No Right TurnBy Idiot/Savant
    7 days ago
  • Climate Change: Untold Suffering
    That's what we face if we don't stop climate change, according to a warning from 11,000 scientists:The world’s people face “untold suffering due to the climate crisis” unless there are major transformations to global society, according to a stark warning from more than 11,000 scientists. “We declare clearly and unequivocally ...
    No Right TurnBy Idiot/Savant
    7 days ago
  • The left and violent misogyny
    by Phil Duncan Here’s just a few of the kind of threats issued day in and day out against gender-critical women – feminists, marxists, etc – overwhelmingly by MEN (albeit men identifying as women). “Kill all Terfs”. “Shoot a Terf today”. “All terfs deserve to be shot in the head”. ...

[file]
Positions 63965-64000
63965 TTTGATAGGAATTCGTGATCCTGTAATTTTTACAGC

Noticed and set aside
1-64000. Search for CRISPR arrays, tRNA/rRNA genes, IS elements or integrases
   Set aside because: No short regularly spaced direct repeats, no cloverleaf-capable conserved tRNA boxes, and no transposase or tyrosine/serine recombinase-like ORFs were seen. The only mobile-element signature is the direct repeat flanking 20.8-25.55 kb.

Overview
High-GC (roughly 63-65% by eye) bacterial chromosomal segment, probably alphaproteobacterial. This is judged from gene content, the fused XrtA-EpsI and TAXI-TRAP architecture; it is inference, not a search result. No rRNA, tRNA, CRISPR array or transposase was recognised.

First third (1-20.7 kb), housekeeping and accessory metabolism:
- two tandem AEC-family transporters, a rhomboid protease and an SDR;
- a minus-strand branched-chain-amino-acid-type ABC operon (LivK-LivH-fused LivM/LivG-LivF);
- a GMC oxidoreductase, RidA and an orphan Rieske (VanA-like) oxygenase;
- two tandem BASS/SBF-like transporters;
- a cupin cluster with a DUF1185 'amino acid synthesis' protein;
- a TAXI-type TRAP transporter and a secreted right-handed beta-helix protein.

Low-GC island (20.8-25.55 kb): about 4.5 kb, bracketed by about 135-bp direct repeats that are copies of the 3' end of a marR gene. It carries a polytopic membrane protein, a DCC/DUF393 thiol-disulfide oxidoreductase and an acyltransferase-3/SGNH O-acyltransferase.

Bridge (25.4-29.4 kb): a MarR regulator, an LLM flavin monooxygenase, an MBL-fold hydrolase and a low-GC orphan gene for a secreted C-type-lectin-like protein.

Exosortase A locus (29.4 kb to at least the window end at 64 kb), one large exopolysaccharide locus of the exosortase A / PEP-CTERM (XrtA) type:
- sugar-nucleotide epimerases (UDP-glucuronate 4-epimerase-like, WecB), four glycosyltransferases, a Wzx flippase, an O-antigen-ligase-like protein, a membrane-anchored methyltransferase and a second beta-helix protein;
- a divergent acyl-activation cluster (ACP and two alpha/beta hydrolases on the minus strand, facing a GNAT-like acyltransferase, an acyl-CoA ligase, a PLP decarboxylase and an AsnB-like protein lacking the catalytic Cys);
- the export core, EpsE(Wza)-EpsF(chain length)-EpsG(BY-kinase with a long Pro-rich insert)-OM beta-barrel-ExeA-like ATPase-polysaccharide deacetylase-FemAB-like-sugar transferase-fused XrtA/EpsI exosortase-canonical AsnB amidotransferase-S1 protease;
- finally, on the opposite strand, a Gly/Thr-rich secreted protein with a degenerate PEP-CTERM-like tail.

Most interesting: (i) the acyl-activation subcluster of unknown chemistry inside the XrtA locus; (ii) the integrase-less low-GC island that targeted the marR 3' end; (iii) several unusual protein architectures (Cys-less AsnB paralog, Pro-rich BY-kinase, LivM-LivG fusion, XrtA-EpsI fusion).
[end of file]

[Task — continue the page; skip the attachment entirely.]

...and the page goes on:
RedlineBy Admin
    7 days ago
  • Imperialism and the iPhone
    This is the third of the synopses of parts of the opening chapter of John Smith’s Imperialism in the 21st Century (New York, Monthly Review Press, 2016). The synopsis and commentary below is written by Phil Duncan. Unlike the humble cup of coffee and t-shirt that we looked at in ...
    RedlineBy Admin
    1 week ago
  • The freshwater mussel housing crisis: eviction by invasive weeds?
    Tom Moore Traditionally a food source and cutting tool, freshwater mussels/kākahi are now widely valued as water filters that help clean our waterbodies and maintain ecosystem health throughout Aotearoa. The improvement they provide in water quality can make it easier for other animals to live in streams and rivers, as ...